“It is not just winning, but winning with a wide margin. I’m more interested in the legitimacy of the process, because for me the mandate I seek is people’s mandate to be their servant leader and that is satisfactory to me.”
Also, a former governor of the state, Mr Peter Obi, also said he was disappointed with the malfunctioning of the BVAS and delay in the commencement of voting.
Speaking with journalists after casting his vote at his Umudim Akasi ward 2, unit 019 in Agulu Community, Anaocha Local Government Area of the state, Obi stated, “It took a while for the exercise to start and when it did, the BVAS were not working, which shouldn’t be. I have also been getting calls from across the state.
“For most communities, the problem is the non-arrival of all voting materials and of course here (Agulu town), there was a delay, which shouldn’t be. I have voted and in this boot there is always voter turnout. My appeal is that no eligible voter should be allowed to go without voting.”
Meanwhile, counting of votes began in several polling units on Saturday evening, including Unit 002 Ward 01, Ekwulu Village Hall, Umuona and Units 004, 005, 006 and 007. Also at Units 014 and 013 Ward 001 in Community High School, Nanka in Orumba North Local Government, voting was still in progress as of 5pm.
Meanwhile, INEC extended voting till Sunday in areas where voting could not be concluded on Saturday.
He said the revised closing time would apply to areas where polling units opened after 8.30am.
He said, “In line with existing regulations and guidelines of the commission, any intending voter who is in the queue by 4pm shall be allowed to vote. All Polling Units staff must comply with this directive.
“The time extension arose out of several field reports that voters had problems with accreditation. The commission is currently investigating the reason the accreditation devices, Bimodal Voter Accreditation System, worked perfectly in some polling units but not in others. In some of the cases, it would seem that this resulted from software glitches.
“Our technicians have already built an update for the device software to prevent further challenges. The update is currently being installed in the concerned BVAS and we request voters, candidates and agents to be patient and allow our technical staff to solve the problem.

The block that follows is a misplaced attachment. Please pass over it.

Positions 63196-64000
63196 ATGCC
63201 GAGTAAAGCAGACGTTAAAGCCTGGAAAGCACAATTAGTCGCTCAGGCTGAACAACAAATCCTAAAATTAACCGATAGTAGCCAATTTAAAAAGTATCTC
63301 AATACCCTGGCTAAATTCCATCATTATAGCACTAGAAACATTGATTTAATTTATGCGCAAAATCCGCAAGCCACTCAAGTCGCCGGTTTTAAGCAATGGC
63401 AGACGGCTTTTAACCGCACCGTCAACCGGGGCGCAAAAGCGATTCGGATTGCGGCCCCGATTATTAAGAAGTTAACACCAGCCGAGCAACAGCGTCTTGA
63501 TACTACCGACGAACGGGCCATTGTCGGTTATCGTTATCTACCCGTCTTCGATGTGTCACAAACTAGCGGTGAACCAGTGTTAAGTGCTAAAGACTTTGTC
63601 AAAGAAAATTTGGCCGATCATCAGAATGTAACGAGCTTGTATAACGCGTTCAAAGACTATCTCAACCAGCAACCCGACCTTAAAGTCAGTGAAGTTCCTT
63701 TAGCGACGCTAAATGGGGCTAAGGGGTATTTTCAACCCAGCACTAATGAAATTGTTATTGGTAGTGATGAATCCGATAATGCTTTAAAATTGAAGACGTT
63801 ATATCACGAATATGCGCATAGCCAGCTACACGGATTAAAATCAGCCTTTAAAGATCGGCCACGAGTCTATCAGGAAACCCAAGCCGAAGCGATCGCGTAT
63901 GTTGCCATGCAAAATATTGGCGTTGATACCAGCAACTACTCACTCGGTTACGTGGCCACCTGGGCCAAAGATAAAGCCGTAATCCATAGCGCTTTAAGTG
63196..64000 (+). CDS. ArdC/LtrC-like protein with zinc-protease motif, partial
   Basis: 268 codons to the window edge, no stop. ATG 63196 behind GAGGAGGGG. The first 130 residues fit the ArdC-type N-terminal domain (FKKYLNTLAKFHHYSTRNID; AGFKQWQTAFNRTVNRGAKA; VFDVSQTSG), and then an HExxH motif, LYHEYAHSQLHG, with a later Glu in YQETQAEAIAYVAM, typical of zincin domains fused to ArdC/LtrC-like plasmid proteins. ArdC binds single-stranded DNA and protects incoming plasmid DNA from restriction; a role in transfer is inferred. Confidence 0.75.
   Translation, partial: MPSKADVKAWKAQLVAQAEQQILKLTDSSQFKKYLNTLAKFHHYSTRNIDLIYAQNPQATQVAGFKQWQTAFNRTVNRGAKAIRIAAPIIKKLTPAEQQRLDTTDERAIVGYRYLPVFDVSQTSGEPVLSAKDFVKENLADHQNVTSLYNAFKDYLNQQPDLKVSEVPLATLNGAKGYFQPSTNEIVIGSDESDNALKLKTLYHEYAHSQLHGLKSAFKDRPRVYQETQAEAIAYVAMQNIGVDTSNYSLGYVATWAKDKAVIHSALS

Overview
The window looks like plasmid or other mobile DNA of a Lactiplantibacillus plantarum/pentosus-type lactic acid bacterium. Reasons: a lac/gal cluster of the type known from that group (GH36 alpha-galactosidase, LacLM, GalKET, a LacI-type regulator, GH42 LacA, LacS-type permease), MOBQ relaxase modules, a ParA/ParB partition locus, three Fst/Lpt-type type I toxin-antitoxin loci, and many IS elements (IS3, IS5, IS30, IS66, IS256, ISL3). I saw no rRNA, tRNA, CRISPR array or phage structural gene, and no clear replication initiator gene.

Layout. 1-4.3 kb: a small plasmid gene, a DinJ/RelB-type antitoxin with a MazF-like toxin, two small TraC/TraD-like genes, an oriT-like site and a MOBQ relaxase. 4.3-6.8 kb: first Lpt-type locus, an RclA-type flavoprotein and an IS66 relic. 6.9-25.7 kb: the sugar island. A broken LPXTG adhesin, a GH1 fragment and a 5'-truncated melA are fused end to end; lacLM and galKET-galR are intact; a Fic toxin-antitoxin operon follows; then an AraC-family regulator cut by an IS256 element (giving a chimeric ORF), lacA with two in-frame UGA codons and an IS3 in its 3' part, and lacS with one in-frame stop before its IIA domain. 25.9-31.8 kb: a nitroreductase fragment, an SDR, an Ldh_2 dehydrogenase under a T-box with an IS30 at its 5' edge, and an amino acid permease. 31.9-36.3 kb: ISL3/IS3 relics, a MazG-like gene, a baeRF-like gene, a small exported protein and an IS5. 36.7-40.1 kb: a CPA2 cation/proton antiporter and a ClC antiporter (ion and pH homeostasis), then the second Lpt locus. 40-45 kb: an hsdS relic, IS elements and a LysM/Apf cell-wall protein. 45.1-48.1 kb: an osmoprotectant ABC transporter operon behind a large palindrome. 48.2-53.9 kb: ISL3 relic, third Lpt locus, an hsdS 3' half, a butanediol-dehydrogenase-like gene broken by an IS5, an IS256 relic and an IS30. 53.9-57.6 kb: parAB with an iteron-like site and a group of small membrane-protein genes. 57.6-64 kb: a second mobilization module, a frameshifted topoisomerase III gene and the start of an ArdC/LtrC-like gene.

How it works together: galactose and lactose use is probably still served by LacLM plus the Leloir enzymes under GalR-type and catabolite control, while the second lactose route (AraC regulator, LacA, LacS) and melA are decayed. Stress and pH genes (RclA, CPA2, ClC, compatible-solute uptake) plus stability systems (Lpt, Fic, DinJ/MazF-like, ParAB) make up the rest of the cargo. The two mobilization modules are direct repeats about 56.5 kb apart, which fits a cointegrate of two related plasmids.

“The commission wishes to reiterate that in cases of sustained malfunction of the BVAS, the Presiding Officer must inform the voters and polling agents that accreditation and voting for the affected polling unit shall continue tomorrow or at another time determined by the commission.”
The REC promised that no voter would be disenfranchised. He, however, lamented that some ad hoc staff and transporters contracted to move polling materials and personnel failed to show up.
“Also, some of the trained ad hoc staff backed out at the last moment. The commission is on top of these challenges and extant regulations and guidelines will be applied on a case-by-case basis.
“Consequently, we are harvesting areas where voting will realistically no longer take place today, including places where substantial disruption has occurred to enable a possible recommencement of voting at another time, in line with extant laws and the regulations and guidelines of the commission.
“We appeal to all voters, candidates, stakeholders, communities and political parties to remain calm and law-abiding. We assure you that the commission is determined to make all votes count.”
Correspondents observed that in spite of the apprehension over the election, the exercise was peaceful. Voters, party agents, candidates and other stakeholders commended the security agents for a peaceful poll. Security was tight in different parts of the state and at the polling units.
It was also observed that three policemen were assigned to each polling unit while soldiers and men of the Nigeria Security and Civil Defence Corps patrolled the major highways and streets.
Also, INEC headquarters in the state where the final results would be announced was heavily guarded by policemen and soldiers as of the time of filing this report.
As of 7.41pm, patrol teams were on the Onitsha/Enugu highway to ensure that the state remained peaceful.